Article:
… Graffiti scrawled on several Perry Hall businesses recently …
By Raven L. Hill, The Baltimore Sun
5:34 PM EST, January 29, 2011
A small shopping center on busy Belair Road in Perry Hall is popular among one crowd for all the wrong reasons.
The building’s white exterior has made it a frequent target for graffiti artists or “taggers.” It’s been marked up about five times in 12 years, including earlier this month when it was one of three local businesses defaced with black spray paint on the same night.
Store owners said memories of a previous incident over the summer when the two-level building was spray-painted red hadn’t quite faded before Jan. 7 when Fino Jewelers about a block away and Friendship Enterprises on Joppa Road were also targeted.
“It was hard to really make out if it meant anything or said anything,” said Karen Evans, manager of A Total Difference Hair and Nail Salon at the center, which also houses offices and Sunscape Tanning Studio. “There was something on the side of the building that had an ‘x’ or a cross.”
A little bit of graffiti gets a lot of attention in a place like Baltimore County, where fewer than 70 complaints have been lodged since 2008. With reports on the rise from fed-up business owners and community activists — who suspect that teenage vandals are the spray-can-wielding culprits — council members Cathy Bevins and David Marks are seeking to increase the fine from $500 to $1,000.
Baltimore County police said they are investigating the incidents and working with businesses and community associations to address the problem. County code requires owners to promptly remove graffiti or face penalties up to $1,000.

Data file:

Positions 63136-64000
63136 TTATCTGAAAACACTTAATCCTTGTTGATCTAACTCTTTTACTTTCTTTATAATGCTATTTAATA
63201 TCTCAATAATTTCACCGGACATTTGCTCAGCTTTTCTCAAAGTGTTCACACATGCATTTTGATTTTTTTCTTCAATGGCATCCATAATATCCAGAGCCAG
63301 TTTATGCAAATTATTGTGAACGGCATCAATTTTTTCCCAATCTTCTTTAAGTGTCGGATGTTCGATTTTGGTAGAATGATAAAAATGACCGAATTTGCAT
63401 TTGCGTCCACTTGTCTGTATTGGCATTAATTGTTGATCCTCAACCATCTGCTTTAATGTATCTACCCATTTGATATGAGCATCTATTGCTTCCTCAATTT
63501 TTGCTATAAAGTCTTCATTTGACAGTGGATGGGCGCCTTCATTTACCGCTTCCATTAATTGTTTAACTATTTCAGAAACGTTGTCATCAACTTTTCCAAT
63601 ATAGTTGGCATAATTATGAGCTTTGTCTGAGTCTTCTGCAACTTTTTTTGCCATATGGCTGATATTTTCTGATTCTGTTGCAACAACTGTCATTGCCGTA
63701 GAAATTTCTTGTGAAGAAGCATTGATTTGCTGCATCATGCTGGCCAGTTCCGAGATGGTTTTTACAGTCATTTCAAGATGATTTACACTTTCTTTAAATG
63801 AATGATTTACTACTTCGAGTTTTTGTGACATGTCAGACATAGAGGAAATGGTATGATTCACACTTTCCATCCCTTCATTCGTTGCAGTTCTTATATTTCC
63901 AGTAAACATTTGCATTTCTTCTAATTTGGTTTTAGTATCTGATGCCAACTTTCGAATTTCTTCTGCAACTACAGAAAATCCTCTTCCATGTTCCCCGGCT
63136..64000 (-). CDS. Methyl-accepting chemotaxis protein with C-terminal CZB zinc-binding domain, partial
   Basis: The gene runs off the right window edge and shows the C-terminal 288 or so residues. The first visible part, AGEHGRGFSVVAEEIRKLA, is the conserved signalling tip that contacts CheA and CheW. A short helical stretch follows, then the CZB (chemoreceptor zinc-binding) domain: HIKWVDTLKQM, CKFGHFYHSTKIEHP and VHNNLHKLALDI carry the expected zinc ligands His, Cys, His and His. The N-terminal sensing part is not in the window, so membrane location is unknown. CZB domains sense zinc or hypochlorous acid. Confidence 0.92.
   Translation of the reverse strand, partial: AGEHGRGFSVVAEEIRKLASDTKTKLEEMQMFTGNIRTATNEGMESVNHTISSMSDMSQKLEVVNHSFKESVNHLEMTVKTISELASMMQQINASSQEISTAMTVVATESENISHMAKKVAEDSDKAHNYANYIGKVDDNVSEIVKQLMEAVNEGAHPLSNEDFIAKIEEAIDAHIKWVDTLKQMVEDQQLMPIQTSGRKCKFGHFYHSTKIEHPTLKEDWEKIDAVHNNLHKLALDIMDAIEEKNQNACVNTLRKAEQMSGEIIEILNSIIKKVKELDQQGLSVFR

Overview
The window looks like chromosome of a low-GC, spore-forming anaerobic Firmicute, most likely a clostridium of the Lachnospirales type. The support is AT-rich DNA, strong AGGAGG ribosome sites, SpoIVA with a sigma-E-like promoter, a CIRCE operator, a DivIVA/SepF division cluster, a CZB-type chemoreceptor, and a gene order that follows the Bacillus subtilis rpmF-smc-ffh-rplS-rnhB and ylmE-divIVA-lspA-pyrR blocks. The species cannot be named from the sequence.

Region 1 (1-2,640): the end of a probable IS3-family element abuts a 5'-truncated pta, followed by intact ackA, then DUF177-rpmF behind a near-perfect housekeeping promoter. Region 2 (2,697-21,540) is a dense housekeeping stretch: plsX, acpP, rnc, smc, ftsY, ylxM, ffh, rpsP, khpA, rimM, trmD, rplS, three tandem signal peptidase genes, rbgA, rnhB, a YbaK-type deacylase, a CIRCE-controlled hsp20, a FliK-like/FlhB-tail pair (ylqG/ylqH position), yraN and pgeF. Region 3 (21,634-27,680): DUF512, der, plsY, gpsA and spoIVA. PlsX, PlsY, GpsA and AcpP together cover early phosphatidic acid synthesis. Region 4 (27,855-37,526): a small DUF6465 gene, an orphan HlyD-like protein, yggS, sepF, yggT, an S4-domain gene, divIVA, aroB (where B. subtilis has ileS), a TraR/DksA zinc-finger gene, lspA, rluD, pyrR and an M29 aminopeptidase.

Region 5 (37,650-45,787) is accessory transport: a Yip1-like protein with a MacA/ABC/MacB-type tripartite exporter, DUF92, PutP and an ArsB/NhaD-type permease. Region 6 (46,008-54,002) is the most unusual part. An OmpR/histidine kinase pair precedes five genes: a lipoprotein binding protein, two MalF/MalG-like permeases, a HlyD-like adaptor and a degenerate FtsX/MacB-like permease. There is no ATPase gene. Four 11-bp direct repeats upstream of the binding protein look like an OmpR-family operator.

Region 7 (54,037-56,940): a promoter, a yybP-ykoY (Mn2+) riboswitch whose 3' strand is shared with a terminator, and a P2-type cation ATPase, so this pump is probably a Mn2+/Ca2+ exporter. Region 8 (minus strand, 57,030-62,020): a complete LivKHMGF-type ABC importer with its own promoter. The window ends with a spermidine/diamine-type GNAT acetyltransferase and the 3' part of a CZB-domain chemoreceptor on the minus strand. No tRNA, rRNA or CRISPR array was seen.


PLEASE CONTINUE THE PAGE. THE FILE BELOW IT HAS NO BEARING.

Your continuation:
Graffiti symbols, names and initials have popped up around Perry Hall more and more in recent months — a supermarket loading dock, a sign at a strip mall entrance, the back wall of a closed restaurant.
Steeper penalties will help, said Dennis Robinson, president of the Perry Hall Improvement Association.
“I would like to think that someone is going to think twice about this kind of activity if they know the penalty is increasing,” he said, adding that he’d like to see rewards issued. “It sends a strong message throughout Baltimore County that this type of activity will not be tolerated in our community. Kids who have too much time on their hands should be on the lookout.”
More late-night patrols would be welcome, but the problems mostly reflect societal norms, said Maria Marcantoni, owner of Sunscape Tanning Studio.
“It’s more of a parenting issue and a lack of moral and ethics in today’s society than it is anything else,” she said. “I was raised to fear major repercussions from our families, more so than the authorities.”
Council members are also looking into other counties’ efforts to stop the problem and working with school resource officers to get leads. Bevins and Marks’ bill will be introduced at the council’s Feb. 7 meeting.
Approximately 13 complaints about graffiti in Marks’ district, which includes Perry Hall and Towson, have been lodged in the last few years. Although police don’t think the graffiti is gang-related, it’s still disturbing, the councilman said.
“We don’t want this sending the message that we have urban problems and urban blight,” he said. “If you let something go unresolved, then it sends the message that it’s going to lead to other problems.”
The $500 fine is too low, said Bevins, whose district also includes parts of Perry Hall.
“People do not take into account what it costs to replace those signs,” she said.
Franco Marcantoni, who owns the Belair Road shopping center, said his problems with graffiti started about five years ago. Now, he’s not wasting any more time. He’s getting an estimate on surveillance cameras next week.
“I don’t want to sleep there every night,” he said. “I don’t want spray-painting to escalate to broken windows and doors.”
Anyone with information about the graffiti incidents should contact Baltimore County police at 410-307-2020 or the White Marsh precinct at 410-887-5000.
Copyright © 2011, The Baltimore Sun